The city of Greenwood, Indiana may be across a map-drawn border from the city of Indianapolis, but they sure do things differently there. A recent law was passed in Greenwood that prohibits its residents from throwing electronic devices into the garbage along with eggshells and coffee grounds. This law took effect on January 1st, 2011, leaving folks in Greenwood with no option but to hold onto their junk or find a techno-recycler to take it off their hands.
Hold the Phones
The original law, from which this provision is being enforced, was actually passed in 2009 when landfills and incinerators were forbidden as methods of disposing of electronics. The specific toxins that are the cause for such concern are lead, mercury, cadmium, hexavalent chromium and brominated flame retardants. They can contaminate our soil, water and air, and have to be disposed of in a more responsible manner, at least in Greenwood.
Pay to Play Nice
There are a number of sites throughout Johnson County at which one can drop off their electronics for the legally proscribed recycling process, but it’s not entirely a free service. While remote controls, computers and other equipment can be dropped off during regular hours for no charge, it will cost you $7.50 to drop off a TV set of up to 27 inches; anything larger than that will cost you $12.
Will this keep people from throwing their old electronics in dumpsters under the cover of darkness? Or hauling it across city lines to dispose of it in landfills that don’t care as much as Greenwood does about what they take? Or will people simply keep onto their old devices, leaving them for the bemusement of future archaeologist? Are the makers of new electronics devices on board with this fight to preserve the old stuff? Those are the kinds of questions that the City of Greenwood didn’t address – and good for them, by the way, for choosing to protect the environment over all of the predictable distractions.
The USS Indianapolis was sunk by a Japanese submarine on July 30th, 1945, just months before the grim conclusion of World War II, to which the ship’s crew had contributed mightily by delivering materials for the atomic bomb to Tinian Island. It wasn’t that nobody noticed that the Portland-class cruiser hadn’t arrived at port; due to the secretive nature of its mission, the Indianapolis was left off the books. So when she went under, taking 300 men down and casting 900 more into the sea, nobody seemed to notice.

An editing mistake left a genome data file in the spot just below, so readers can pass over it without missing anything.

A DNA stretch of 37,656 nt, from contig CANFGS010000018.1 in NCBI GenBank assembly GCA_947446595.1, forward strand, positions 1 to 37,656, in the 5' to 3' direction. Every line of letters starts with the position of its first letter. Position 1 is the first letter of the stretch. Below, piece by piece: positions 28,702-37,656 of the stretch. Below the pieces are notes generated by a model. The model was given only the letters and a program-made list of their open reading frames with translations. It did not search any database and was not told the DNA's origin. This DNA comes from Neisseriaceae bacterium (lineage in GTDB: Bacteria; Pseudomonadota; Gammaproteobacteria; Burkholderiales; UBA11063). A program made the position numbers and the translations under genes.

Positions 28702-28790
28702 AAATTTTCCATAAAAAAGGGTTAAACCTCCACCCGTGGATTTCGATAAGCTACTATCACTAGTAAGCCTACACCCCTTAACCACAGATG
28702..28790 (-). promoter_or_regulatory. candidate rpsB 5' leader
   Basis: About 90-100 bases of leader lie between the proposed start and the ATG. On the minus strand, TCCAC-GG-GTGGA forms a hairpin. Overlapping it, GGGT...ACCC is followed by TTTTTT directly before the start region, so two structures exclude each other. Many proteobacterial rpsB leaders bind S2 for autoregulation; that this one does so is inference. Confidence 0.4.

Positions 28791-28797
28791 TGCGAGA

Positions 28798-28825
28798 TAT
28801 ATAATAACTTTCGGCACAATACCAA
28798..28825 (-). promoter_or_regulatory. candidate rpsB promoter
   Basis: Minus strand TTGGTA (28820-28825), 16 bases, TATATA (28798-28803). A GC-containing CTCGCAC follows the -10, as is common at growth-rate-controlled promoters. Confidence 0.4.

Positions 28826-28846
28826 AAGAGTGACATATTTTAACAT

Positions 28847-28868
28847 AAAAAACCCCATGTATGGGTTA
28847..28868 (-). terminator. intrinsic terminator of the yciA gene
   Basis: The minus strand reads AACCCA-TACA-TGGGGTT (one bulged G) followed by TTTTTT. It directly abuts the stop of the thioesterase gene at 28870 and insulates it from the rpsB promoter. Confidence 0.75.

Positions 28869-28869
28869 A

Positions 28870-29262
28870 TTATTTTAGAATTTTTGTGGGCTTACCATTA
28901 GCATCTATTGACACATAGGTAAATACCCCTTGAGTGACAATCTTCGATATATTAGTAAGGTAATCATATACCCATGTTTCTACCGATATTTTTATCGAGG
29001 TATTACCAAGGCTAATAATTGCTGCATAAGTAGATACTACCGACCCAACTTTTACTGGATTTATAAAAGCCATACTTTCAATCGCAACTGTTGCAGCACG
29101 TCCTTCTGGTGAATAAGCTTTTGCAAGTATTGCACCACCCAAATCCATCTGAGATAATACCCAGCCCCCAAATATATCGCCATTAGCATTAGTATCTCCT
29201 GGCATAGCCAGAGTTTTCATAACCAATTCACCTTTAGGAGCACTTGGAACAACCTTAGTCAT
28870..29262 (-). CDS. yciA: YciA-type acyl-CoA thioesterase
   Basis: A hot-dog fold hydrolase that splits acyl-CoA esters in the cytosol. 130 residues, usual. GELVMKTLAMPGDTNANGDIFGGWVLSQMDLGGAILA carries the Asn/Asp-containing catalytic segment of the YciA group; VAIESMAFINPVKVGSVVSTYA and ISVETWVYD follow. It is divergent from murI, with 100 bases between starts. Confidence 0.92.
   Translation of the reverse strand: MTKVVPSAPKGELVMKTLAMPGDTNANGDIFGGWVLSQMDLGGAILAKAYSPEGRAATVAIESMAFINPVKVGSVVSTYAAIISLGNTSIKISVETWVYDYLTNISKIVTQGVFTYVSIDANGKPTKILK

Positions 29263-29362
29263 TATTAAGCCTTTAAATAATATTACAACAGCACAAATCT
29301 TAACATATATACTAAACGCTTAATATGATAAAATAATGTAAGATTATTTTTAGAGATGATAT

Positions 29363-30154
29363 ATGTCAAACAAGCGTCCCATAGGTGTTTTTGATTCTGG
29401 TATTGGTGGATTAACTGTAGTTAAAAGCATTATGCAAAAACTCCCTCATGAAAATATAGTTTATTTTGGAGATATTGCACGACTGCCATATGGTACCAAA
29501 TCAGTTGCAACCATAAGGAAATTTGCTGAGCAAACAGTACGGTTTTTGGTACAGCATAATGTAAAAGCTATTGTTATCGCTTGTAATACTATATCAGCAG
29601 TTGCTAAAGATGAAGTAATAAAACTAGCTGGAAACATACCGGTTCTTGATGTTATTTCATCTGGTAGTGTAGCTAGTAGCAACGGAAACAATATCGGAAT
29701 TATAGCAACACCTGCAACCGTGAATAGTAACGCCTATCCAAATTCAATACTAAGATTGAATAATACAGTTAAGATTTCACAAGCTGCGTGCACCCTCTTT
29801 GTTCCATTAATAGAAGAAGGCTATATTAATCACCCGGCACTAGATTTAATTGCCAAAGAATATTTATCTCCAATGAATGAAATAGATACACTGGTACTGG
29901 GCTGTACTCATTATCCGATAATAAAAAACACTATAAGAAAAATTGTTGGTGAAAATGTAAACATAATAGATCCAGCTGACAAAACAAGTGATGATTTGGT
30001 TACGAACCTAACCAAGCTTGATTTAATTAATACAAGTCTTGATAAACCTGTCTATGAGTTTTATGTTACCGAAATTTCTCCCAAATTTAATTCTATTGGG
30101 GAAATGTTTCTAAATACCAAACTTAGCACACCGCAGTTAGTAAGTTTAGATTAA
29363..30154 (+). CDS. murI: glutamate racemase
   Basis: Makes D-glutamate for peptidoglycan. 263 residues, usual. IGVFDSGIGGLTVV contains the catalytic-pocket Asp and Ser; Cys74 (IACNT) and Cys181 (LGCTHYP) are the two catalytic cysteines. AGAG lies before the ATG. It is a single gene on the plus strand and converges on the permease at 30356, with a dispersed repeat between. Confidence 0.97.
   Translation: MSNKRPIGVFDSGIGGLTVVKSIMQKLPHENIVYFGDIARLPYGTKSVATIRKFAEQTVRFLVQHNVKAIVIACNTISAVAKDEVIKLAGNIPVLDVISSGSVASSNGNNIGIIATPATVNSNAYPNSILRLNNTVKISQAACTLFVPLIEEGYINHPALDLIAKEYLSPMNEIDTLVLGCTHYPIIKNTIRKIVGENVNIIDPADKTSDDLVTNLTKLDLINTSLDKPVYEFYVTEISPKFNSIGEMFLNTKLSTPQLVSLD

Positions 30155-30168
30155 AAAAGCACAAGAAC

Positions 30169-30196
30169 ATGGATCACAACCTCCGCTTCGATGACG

The Stuff of Hollywood
Even if only from the monologue of Quint, the scary fishing boat captain played so well by Robert Shaw in Jaws, a good many people now know about the fate of the Indianapolis. Out of nearly 900 men who survived the torpedo attack, only 318 were pulled from the waters. Some drowned or died of exposure in the brutal elements, but an estimated 500 of them were eaten by sharks over the course of three and a half days before the men were spotted and saved.
Miscarriage of Justice
The last major warship to be lost in World War II, the Indianapolis was captained by Charles B. McVay III. Curiously, the U.S. Navy found him fit to be the only captain to court-martialed for losing a ship during wartime. They determined that he had not taken sufficient evasive action (specifically failing to “zigzag”), thereby placing his ship and his crew in danger. But even the Japanese sub commander later stated that such maneuvers would not have prevented him from slamming two torpedoes into the Indy’s starboard bow.
McVay was found on his lawn in 1968, having killed himself with his service revolver, a toy sailor clutched in his other hand. Although the Navy records have never been officially changed, McVay received an official Conressional exoneration in 2000, in hopes of reversing what many military and legal historians consider to be a miscarriage of justice. After all, even though a few of the victims’ families chose to blame him even long after the war had ended, the captain had spent every minute in those deadly waters with his men.